Which open-source vendors can afford the cloud?

Open source is the foundation of most cloud-computing efforts due to its cost and flexibility, but that cost benefit may nudge some traditional open-source vendors out of the market.

Matt Asay Contributing Writer
Matt Asay is a veteran technology columnist who has written for CNET, ReadWrite, and other tech media. Asay has also held a variety of executive roles with leading mobile and big data software companies.
Matt Asay
3 min read

Cost and quality are two driving factors for open source's role as the bedrock for public cloud computing. Google, Amazon, and other public cloud providers simply can't compete with expensive, proprietary license-burdened infrastructure. They need open source.

As cloud computing matures and moves from public to private clouds, however, we may see enterprises flock to free (as in cost) and open (as in freedom) infrastructure, too.

What would this mean for subscription-based open-source vendors?

It might not be pretty. Tim O'Reilly pointed out nearly two years ago that

almost all of the software stacks running on cloud computing platforms are open source, for the simple reason that proprietary software licenses have no provisions for cloud deployment. Even though open source licenses don't prevent lock-in by cloud providers, they do at least allow developers to deploy their work on the cloud.

The cloud just wants to be free; at least, its infrastructure does. And by this I mean "free" as in cost and "free" as in unencumbered, though some have made compelling arguments that the freedom open source provides is perhaps its most critical selling point.

But I suspect that cloud developers, whether building public or private clouds, simply want to get things done at minimal cost, as Gartner research vice president Brian Prentice argues:

[O]pen source is a necessary component of all organizations' supply chain strategies. It is essentially a way to manage cost and mitigate 3rd party dependencies.

Given this interest in something for nothing (or for very little), will enterprises be willing to pay for the cloud? Absolutely. Companies like Microsoft, which just launched its Azure cloud platform, are banking on the notion that enterprises will pay for the convenience of running their applications in a hosted environment.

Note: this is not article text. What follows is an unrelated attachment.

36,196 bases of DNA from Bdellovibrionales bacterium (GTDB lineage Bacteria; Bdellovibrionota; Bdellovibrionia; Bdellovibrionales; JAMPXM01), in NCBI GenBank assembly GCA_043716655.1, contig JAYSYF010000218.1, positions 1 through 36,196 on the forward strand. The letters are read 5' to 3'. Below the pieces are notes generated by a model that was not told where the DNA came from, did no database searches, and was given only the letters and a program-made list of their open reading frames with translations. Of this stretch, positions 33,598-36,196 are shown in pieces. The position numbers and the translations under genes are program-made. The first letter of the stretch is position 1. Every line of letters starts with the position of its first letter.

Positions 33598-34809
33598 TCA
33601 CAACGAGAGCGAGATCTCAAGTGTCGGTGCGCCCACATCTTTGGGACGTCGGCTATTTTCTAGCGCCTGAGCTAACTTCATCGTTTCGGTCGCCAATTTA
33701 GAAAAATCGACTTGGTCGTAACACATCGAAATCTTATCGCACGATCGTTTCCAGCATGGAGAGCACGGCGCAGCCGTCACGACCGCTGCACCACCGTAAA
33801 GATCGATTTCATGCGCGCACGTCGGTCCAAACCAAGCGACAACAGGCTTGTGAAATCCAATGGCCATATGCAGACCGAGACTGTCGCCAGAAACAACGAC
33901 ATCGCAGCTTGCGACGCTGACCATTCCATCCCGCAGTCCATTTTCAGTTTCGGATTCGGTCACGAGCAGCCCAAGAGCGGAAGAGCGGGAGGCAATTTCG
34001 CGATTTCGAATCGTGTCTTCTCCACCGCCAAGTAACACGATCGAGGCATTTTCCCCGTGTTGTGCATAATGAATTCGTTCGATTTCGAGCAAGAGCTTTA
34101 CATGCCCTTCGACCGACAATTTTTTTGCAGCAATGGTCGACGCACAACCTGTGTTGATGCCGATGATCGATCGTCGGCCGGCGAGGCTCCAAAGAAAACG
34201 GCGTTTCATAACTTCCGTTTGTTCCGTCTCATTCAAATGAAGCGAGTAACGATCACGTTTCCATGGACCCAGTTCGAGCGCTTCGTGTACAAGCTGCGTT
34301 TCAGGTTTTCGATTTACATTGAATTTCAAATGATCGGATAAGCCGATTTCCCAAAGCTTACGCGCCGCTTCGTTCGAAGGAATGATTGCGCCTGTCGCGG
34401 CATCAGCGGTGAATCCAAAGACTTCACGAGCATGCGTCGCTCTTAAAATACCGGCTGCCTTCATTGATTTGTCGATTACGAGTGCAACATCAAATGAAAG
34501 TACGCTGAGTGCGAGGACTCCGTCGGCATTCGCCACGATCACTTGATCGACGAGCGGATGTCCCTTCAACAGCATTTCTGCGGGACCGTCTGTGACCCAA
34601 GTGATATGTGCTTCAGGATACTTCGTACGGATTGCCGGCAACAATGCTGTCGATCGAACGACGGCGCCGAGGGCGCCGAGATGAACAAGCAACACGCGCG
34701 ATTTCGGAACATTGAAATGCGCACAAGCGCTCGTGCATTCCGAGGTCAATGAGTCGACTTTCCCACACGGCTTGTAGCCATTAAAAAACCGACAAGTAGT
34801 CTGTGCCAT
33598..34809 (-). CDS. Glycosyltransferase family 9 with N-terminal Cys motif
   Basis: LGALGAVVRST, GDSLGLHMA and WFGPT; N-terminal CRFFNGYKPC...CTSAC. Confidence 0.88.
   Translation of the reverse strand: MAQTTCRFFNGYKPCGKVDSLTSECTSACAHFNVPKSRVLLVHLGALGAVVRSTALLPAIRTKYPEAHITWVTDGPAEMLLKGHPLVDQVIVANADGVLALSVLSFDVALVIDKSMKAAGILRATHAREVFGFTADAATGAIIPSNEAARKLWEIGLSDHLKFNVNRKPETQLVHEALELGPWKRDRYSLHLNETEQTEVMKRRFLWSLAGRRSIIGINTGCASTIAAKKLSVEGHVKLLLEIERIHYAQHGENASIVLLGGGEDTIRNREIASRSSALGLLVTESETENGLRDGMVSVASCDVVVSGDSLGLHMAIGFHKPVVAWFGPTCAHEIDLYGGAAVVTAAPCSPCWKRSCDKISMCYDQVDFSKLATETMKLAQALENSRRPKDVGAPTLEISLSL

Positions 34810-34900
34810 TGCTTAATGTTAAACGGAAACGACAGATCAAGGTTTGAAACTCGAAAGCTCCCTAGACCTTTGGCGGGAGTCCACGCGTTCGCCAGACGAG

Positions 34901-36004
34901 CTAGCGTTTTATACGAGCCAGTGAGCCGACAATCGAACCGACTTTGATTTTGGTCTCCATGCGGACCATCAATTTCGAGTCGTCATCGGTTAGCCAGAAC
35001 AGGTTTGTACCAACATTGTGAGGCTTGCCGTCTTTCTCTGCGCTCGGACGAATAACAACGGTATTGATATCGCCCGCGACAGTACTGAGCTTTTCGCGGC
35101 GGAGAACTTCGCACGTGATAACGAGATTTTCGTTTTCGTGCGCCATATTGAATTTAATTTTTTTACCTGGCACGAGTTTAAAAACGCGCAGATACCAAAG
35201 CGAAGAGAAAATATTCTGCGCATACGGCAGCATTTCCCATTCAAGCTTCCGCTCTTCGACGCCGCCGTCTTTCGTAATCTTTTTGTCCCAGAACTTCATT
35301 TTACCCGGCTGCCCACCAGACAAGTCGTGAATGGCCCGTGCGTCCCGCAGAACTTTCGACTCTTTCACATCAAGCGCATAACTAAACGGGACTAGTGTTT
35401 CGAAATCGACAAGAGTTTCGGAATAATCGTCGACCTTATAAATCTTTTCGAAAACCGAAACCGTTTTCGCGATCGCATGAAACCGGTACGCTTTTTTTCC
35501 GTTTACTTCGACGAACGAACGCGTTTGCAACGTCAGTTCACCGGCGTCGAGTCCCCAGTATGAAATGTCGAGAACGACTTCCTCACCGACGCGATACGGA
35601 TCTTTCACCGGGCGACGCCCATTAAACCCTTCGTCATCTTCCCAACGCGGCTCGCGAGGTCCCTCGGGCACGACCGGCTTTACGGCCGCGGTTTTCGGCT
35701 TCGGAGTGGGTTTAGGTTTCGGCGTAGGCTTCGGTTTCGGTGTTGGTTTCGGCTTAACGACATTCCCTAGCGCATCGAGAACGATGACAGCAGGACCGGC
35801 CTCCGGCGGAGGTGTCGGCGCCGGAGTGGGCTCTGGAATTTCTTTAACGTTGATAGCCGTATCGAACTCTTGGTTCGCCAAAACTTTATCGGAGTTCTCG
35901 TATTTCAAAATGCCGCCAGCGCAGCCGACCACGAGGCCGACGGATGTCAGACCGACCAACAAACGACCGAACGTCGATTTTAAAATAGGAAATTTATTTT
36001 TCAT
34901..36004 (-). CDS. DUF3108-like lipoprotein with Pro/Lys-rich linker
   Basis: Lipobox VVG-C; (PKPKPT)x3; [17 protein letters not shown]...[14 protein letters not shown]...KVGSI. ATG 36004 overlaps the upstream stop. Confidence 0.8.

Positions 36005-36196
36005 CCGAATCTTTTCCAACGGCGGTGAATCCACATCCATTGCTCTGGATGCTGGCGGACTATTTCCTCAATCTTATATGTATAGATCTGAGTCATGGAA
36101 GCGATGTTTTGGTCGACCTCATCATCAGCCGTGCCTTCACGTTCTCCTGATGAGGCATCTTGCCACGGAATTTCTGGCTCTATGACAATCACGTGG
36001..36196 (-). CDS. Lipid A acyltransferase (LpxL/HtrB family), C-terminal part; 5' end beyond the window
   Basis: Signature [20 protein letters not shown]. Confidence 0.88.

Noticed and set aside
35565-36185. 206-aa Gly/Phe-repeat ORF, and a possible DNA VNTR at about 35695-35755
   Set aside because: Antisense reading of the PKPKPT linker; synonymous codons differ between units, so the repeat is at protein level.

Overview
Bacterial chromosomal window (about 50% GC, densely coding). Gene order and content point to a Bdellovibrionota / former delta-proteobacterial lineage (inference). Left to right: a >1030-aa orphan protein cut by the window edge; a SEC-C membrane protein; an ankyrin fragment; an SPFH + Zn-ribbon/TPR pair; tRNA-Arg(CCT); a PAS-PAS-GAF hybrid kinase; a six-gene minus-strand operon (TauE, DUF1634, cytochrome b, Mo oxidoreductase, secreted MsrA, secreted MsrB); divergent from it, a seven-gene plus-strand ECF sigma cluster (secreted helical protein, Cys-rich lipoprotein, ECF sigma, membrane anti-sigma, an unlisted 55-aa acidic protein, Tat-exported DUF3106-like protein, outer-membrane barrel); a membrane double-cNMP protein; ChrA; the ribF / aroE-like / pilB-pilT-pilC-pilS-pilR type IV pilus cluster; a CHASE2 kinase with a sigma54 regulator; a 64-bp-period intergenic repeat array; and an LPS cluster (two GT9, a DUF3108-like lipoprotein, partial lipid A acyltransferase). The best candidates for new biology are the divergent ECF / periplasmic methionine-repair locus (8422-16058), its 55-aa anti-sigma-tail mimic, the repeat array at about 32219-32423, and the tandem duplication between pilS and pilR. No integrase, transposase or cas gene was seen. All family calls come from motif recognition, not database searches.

Red Hat, for its part, believes that enterprises will pay for the peace of mind that comes from having their familiar server operating system follow them to the cloud.

I suspect that both Red Hat and Microsoft are correct, but I also wonder if they overestimate CIOs' willingness to pay for a component (the OS) that is increasingly being abstracted away. In a world where cloud management services come to matter more than the underlying OS, at least in CIOs' perceptions, will enterprises gladly pay for Windows or RHEL?

It's an open question, and one that may favor OS vendors that don't charge server subscription/license fees, like Canonical (Ubuntu is the dominant OS for many cloud deployments at Alfresco, Zimbra, and other "new-school" ISVs, as is the primary OS for private cloud vendors like Eucalyptus and VMops, too) or VMware (Cloud OS, which attempts to redefine "operating system" altogether), which can afford to give an OS away to charge for other services/software.

Novell, for its part, could leverage its Microsoft partnership to subsidize cloud deployments even as it has server deployments. So long as Microsoft continues to want to hedge against Red Hat, it will likely want to continue splashing cash on SUSE Linux (and it's a lot of cash).

A December Piper Jaffray report highlights the fact that "next-generation Cloud Computing data centers are NOT running Microsoft Windows; they are increasingly leveraging the compelling economics of open source components." Such economics, however, may favor a new breed of open-source vendor, rather than Red Hat, the dominant open-source vendor.

Personally, I think we'll see plenty of Red Hat (and Microsoft) in cloud computing, but it strikes me that the real money is not in the OS anymore, but rather in services higher up the stack, like cloud management tools. Can these two operating system stalwarts afford to give away the OS? Do they need to?

Your thoughts, please.